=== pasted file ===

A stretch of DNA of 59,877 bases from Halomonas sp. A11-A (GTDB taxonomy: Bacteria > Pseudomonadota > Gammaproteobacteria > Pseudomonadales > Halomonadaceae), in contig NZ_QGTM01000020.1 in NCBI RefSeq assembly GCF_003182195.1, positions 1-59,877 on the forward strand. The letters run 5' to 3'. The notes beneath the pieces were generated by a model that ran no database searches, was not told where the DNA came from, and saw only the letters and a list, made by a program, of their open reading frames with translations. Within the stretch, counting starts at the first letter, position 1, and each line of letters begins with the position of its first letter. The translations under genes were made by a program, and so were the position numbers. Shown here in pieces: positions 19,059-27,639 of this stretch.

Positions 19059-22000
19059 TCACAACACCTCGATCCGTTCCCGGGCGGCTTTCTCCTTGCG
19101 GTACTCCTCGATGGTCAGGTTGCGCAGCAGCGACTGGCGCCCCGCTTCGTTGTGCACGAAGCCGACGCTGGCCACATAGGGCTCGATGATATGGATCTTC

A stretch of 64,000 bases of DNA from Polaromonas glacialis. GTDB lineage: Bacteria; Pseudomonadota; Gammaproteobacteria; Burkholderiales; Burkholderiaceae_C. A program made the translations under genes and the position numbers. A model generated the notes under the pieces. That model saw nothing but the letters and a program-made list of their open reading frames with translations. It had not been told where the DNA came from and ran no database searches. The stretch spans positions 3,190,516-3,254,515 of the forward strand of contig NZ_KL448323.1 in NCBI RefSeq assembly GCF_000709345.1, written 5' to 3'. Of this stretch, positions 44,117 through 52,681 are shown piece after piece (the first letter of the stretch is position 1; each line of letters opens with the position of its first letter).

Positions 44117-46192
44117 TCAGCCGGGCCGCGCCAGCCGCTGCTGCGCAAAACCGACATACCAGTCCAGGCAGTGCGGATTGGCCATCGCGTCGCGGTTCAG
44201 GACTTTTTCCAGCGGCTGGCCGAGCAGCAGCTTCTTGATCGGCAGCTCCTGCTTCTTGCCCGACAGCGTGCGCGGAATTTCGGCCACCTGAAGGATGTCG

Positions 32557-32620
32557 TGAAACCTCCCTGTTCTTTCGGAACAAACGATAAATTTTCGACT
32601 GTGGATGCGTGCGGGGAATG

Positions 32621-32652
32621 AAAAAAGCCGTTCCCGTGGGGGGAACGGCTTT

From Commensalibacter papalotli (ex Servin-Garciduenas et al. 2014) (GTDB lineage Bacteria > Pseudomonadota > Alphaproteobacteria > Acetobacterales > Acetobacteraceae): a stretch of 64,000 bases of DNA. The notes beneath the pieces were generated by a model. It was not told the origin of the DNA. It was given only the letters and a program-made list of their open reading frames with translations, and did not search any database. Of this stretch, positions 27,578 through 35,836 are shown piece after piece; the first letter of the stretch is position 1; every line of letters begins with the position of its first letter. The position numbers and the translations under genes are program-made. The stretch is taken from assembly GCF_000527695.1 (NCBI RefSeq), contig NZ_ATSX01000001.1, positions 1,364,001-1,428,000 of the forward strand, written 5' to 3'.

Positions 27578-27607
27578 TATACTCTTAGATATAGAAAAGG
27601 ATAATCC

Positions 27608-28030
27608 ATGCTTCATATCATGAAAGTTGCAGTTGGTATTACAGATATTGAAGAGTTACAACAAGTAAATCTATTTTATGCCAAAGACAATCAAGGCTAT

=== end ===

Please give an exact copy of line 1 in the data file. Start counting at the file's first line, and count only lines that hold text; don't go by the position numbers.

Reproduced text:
A stretch of DNA of 59,877 bases from Halomonas sp. A11-A (GTDB taxonomy: Bacteria > Pseudomonadota > Gammaproteobacteria > Pseudomonadales > Halomonadaceae), in contig NZ_QGTM01000020.1 in NCBI RefSeq assembly GCF_003182195.1, positions 1-59,877 on the forward strand. The letters run 5' to 3'. The notes beneath the pieces were generated by a model that ran no database searches, was not told where the DNA came from, and saw only the letters and a list, made by a program, of their open reading frames with translations. Within the stretch, counting starts at the first letter, position 1, and each line of letters begins with the position of its first letter. The translations under genes were made by a program, and so were the position numbers. Shown here in pieces: positions 19,059-27,639 of this stretch.